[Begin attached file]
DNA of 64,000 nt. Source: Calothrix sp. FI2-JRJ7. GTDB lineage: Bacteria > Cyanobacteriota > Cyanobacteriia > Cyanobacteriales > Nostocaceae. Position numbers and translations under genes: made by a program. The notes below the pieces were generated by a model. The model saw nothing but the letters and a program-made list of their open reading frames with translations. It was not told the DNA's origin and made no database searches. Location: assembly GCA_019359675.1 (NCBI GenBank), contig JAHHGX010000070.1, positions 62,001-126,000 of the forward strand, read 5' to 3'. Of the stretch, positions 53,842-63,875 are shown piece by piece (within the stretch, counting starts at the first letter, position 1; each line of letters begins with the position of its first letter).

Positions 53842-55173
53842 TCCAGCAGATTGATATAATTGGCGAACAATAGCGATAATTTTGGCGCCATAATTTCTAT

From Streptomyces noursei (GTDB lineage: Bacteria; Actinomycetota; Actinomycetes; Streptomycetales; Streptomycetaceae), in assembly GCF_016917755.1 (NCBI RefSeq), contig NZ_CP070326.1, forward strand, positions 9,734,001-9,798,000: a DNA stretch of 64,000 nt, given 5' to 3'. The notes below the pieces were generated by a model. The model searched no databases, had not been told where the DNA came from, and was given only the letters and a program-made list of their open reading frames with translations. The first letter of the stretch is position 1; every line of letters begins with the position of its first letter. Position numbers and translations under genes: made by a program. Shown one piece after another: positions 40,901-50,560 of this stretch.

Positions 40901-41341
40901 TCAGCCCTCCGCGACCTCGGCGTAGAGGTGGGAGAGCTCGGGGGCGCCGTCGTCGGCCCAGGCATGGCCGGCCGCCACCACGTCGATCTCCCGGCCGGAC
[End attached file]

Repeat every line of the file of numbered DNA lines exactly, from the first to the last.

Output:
DNA of 64,000 nt. Source: Calothrix sp. FI2-JRJ7. GTDB lineage: Bacteria > Cyanobacteriota > Cyanobacteriia > Cyanobacteriales > Nostocaceae. Position numbers and translations under genes: made by a program. The notes below the pieces were generated by a model. The model saw nothing but the letters and a program-made list of their open reading frames with translations. It was not told the DNA's origin and made no database searches. Location: assembly GCA_019359675.1 (NCBI GenBank), contig JAHHGX010000070.1, positions 62,001-126,000 of the forward strand, read 5' to 3'. Of the stretch, positions 53,842-63,875 are shown piece by piece (within the stretch, counting starts at the first letter, position 1; each line of letters begins with the position of its first letter).

Positions 53842-55173
53842 TCCAGCAGATTGATATAATTGGCGAACAATAGCGATAATTTTGGCGCCATAATTTCTAT

From Streptomyces noursei (GTDB lineage: Bacteria; Actinomycetota; Actinomycetes; Streptomycetales; Streptomycetaceae), in assembly GCF_016917755.1 (NCBI RefSeq), contig NZ_CP070326.1, forward strand, positions 9,734,001-9,798,000: a DNA stretch of 64,000 nt, given 5' to 3'. The notes below the pieces were generated by a model. The model searched no databases, had not been told where the DNA came from, and was given only the letters and a program-made list of their open reading frames with translations. The first letter of the stretch is position 1; every line of letters begins with the position of its first letter. Position numbers and translations under genes: made by a program. Shown one piece after another: positions 40,901-50,560 of this stretch.

Positions 40901-41341
40901 TCAGCCCTCCGCGACCTCGGCGTAGAGGTGGGAGAGCTCGGGGGCGCCGTCGTCGGCCCAGGCATGGCCGGCCGCCACCACGTCGATCTCCCGGCCGGAC